C: Right. Like what am I going to do with 45 kids in my class?

S: Yeah, yeah, yeah, yeah. And in fact, they argued that what many teachers will do is just do a multimedia presentation, which is good anyway. And so they might be for the wrong reason, but in practice, it's not like they're actually wasting all of their time tailoring teaching methods to individual students. And I get that. I'm not really implying that. It was more about what they're not doing. They're not optimizing the teaching method to the material. And also, students are then getting pigeonholed, and then they may use this sort of self-label, like I'm an auditory learner, whatever, as a way to avoid certain kinds of content, maybe as an excuse in terms of their performance. But it's not—it's all relying on pseudoscience is never a good thing, and it just becomes a huge distraction and maybe a negative influence. But it was interesting how many people, how many teachers wrote I was worried we were going to get, oh, you're being a little harsh, aren't you? And it was the exact opposite. You know, I don't know if you looked through a lot of them, Cara. It was the—

C: Yeah, it was a lot of like, you guys don't even know.

S: You don't know half of it. Kind of thing. So I thought we would pass that along. A lot of—I appreciate all the feedback we got from people in the field, but kind of jives with what I experienced as well is that they're just just people think that they can come up with some kind of idea, a notion about how to do it, and then that sort of gets implemented rather than being strictly evidence-based. So there's a disconnect there. All right. Well, we have a fascinating interview for you, so let's go on to that interview now.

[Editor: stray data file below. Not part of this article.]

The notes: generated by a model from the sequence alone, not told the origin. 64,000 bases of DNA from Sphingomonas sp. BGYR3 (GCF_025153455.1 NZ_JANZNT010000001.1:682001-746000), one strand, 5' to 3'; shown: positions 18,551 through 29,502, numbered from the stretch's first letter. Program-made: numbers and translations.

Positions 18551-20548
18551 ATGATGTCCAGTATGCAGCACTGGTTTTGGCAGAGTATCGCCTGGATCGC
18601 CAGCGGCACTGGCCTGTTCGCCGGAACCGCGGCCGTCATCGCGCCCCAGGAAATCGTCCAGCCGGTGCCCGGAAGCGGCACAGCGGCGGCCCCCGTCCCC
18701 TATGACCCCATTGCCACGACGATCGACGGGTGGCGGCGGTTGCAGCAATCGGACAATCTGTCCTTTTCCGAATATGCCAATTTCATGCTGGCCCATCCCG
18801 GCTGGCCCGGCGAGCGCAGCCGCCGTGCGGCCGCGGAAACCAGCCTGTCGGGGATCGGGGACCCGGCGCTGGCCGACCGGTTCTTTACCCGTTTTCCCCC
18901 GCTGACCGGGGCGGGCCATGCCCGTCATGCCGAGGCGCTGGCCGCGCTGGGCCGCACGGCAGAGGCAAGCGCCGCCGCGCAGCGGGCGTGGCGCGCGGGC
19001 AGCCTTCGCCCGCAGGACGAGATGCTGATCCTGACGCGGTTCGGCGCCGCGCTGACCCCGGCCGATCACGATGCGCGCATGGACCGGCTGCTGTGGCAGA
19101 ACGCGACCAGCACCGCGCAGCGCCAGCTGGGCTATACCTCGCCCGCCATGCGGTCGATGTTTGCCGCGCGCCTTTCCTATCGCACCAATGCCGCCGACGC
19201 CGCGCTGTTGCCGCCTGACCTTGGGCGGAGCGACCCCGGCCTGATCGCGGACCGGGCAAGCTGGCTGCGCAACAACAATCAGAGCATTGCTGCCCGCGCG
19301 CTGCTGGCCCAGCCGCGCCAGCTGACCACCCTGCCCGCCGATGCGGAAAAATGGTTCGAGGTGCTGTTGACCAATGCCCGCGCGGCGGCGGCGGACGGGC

Interview with Phil McAlister (59:43)[edit]

S: We are joined now by Phil McAllister. Phil, welcome to The Skeptic's Guide.

PM: Thank you. Great to be here.

S: And you are the Director of Commercial Spaceflight Development at NASA Headquarters, correct?

PM: Yes.

S: I got that right. Awesome. Give us a quick overview to get us started. Tell us what you do at NASA.

PM: So I work at NASA Headquarters here in Washington, D.C., and I oversee the Commercial Crew Program, which is a partnership with Boeing and SpaceX to get our astronauts up and down to low Earth orbit and the International Space Station. I also oversee the Commercial LEO Development Program, which is a collection of initiatives that NASA is engaged in trying to transition space activities in low Earth orbit over to the private sector. We, NASA, are heavily involved in low Earth orbit, both in operating and maintaining the International Space Station, as well as doing a lot of experimentation for crew accommodations and human research. And NASA and the government is really the dominant figure in most of that activity. And what we'd like to do in the Commercial LEO Development Program is, over the next five or ten years, to transition the majority of that work over to the private sector so that NASA can then focus our efforts on our deep space exploration, Moon and Mars. We feel like the time is sort of ripe for entrepreneurs to come in behind NASA now that we've sort of knocked down some of the technological and financial barriers to operating and working and living in low Earth orbit, and we can set our sights deeper where there's not necessarily an entrepreneurial or profit motive. That's as a parent. So, those are the two big programs. I've got some cats and dogs that I also oversee, but those are the two biggies.

S: So, right now, SpaceX, for example, is a commercial company. They're making their money by NASA paying them to bring astronauts to the space station and to do resupply. Is that correct?

PM: Yes.

S: So, what's going to be the profit, do you think, for commercial low Earth orbit activities that doesn't involve getting paid by NASA?